Top 6 Trends in Anti-Money Laundering for 2020

Top 6 trends in Anti-Money Laundering for 2020

To enhance the scope of AML compliance, new regulations were brought into force throughout last year. In this demanding regulatory atmosphere, financial institutes are expected to adapt to the needs of evolving and competitive financial ecosystems.The key concept of 2020 for AML compliance is the investment in the collaboration of credible data, human intelligence, and advanced technology. So far many achievements in this regard proved to be just a tip of the iceberg but 2020 is expected to be a fruitful year to witness real enhancements in this field. AML practices are required by businesses across the globe to perform customer due diligence.  It is not an uphill task as it may seem. It is an investment of a few thousand dollars to demit the loss of millions. 

AML Regulations for Businesses

Anti-money laundering (AML) screening has been employed by financial institutions to detect suspicious transactions and analyzing customer data. AML is to filter customer data, classify it according to the level of suspicion and inspect it for errors like any sudden and substantial increase in funds or a large withdrawal or many others. AML screening is used to detect money laundering, terrorist financing, and tax evasion, etc. The businesses are required to conduct proper AML due diligence to comply with AML regulations. Global organizations need to keep check and balance and devise a proper AML program. Relevant customer data is screened through official and non-official high-risk watch lists to identify potential risk customers. Moreover, businesses must have the legal documents of their distributors and resellers to verify that they are complying with global AML regulations.

6 Trends in AML to Watch out for

According to the European Banking Authority(EBA), AML is the top priority for the EU in 2020 as money laundering and terrorist financing are the main threatening risks. To address the issue EBA will form a new committee to ensure a collaborative approach towards the problem by working on a superimposable implementation of different policies. The aim is to investigate the breaches of AML regulations and take necessary actions. Following are some trends of AML to watch in 2020:

Get ready for more information on Ultimate Beneficial Owners

The many creative ways criminals use shell companies and offshore structures to hide their laundered money have become public knowledge after Panama Paper leaks. To counter this, this year we expect ultimate beneficial ownership legislation to become a vital feature of the financial crime landscape. Global focus on UBO transparency will ramp up this year as a consequence of many legislative actions from last year. Steps are taken in the UK to introduce the ultimate beneficial ownership register for businesses by the end of this year and we are expecting to see further progress in all these jurisdictions.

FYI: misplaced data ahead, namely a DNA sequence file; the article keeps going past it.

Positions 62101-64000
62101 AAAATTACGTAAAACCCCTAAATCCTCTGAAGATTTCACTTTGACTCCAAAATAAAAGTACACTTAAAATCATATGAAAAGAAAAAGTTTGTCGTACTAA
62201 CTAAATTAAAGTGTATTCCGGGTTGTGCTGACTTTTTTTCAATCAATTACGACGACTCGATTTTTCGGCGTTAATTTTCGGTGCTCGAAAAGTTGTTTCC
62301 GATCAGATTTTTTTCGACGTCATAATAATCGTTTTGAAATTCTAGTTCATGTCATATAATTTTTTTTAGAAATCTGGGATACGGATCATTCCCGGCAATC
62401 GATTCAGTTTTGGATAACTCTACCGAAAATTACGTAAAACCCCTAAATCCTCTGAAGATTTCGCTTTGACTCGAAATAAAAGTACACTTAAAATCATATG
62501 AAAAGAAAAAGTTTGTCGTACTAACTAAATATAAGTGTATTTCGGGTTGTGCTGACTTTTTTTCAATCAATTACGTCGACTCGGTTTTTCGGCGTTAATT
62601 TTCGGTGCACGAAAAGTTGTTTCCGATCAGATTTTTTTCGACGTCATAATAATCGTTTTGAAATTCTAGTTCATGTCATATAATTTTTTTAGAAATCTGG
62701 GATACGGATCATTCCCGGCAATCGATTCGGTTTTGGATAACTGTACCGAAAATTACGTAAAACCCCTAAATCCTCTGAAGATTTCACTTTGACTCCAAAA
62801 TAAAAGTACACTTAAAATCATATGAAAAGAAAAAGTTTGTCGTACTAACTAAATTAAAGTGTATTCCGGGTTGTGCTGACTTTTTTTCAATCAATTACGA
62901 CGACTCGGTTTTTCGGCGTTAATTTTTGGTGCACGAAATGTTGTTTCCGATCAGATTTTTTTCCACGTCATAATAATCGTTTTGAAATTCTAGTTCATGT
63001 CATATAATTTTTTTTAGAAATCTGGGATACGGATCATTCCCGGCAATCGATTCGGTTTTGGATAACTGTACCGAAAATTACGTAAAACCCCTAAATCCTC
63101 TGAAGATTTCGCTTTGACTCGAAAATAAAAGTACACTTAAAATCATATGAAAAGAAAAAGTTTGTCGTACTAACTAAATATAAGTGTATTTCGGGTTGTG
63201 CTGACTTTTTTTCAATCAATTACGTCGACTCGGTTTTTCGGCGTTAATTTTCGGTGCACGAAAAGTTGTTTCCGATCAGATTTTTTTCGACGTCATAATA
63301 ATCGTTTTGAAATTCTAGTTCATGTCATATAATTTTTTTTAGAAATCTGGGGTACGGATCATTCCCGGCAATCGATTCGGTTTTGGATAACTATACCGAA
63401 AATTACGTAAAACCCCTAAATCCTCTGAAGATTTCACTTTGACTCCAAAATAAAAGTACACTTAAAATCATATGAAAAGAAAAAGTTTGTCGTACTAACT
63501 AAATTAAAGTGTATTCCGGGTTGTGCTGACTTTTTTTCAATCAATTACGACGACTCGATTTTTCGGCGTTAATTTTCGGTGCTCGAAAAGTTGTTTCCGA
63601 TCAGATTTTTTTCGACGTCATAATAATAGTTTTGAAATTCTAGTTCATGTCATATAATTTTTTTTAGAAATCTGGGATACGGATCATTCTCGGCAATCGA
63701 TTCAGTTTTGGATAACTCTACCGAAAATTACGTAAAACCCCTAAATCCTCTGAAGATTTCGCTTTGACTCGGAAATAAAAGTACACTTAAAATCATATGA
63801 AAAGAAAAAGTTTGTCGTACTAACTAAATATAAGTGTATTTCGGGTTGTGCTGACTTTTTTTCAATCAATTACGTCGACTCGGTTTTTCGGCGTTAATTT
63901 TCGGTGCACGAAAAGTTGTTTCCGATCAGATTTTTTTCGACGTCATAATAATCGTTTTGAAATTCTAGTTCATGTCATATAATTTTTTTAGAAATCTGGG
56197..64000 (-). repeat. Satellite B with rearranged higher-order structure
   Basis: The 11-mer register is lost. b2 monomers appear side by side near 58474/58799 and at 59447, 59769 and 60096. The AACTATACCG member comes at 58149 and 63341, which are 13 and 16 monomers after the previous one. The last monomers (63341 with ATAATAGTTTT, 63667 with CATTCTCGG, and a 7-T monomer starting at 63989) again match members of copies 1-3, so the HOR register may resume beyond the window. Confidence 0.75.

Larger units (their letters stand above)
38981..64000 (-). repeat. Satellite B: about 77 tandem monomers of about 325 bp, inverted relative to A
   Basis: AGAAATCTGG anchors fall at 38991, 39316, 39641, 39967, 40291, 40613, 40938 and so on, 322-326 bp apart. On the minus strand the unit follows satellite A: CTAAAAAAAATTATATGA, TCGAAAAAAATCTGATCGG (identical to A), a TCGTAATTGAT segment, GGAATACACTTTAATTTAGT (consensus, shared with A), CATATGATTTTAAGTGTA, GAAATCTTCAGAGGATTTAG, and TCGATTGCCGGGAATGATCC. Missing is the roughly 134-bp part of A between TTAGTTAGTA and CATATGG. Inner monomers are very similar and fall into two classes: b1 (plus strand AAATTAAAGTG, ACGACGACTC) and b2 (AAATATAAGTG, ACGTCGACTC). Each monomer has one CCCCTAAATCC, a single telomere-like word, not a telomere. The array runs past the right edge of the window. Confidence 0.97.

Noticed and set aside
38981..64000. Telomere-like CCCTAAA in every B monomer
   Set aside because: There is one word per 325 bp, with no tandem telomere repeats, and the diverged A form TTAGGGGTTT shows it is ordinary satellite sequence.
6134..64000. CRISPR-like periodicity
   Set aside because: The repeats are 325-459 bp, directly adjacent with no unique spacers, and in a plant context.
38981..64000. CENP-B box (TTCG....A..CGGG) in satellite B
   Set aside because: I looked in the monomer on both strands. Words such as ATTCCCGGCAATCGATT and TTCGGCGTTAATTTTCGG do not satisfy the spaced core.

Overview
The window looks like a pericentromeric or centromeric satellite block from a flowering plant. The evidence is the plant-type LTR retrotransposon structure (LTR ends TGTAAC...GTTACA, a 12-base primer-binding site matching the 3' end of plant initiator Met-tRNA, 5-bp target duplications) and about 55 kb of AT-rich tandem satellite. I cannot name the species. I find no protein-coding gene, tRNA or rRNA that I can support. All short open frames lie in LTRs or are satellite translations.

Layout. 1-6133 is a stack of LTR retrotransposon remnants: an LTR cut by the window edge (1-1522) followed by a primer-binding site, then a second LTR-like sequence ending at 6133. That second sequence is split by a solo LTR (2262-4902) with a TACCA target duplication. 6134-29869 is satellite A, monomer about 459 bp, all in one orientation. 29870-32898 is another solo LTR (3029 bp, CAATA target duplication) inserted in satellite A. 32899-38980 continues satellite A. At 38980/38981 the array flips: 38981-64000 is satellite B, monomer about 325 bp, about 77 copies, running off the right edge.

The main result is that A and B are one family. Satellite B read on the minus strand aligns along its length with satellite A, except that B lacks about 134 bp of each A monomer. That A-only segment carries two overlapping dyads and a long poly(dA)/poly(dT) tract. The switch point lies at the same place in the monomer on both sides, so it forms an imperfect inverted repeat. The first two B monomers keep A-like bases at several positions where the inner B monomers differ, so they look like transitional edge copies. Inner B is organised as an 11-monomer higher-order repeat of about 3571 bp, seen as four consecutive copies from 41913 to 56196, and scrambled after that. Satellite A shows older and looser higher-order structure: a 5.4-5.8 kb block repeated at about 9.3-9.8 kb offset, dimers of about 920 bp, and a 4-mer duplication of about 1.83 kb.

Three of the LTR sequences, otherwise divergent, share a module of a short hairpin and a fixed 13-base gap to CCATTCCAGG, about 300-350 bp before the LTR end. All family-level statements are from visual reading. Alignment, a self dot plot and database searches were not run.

Regulatory Regimes get an Overhaul

In 2019 money laundering scandals were never far from the headlines. For instance, the Danske Bank scandal which exposed the threatening level of suspects that flowed unchecked through European banks in past years. This year European authorities will be less lenient and more assertive with enforcement when dealing with financial crimes. As the UK is committed to being a leader in fighting financial crimes and delivering effective financial regulations, this year the enactment of sanction and AML bill will give the UK the power to introduce its own AML legislation bill. Except for the UK, the US will maintain its regulatory financial footing by introducing new Fintech regulation. 

Standard AML rules for Crypto-businesses

As global cryptocurrency adoption continues, 2020 will be the year that such organizations get serious about AML compliance. Crypto poses AML risks for years and authorities have wrestled a lot for it. Now is the time that exchanges and mining will take a considered approach allowing for trade and investment under tight restrictions. The uneven landscape of cryptocurrency has prompted the development of the global regulatory framework.  The EU’s Fifth Anti-Money Laundering Directive AMLD5, implemented on 10 January 2020, will blow AML obligations for cryptocurrency exchanges which are to be compiled this year. All this enlightens that influencing big moves are expected in the global regulation of cryptocurrencies to prompt the industry to adopt new monitoring tools. So such exchanges will have to adhere to AML compliance this year as there is no other way.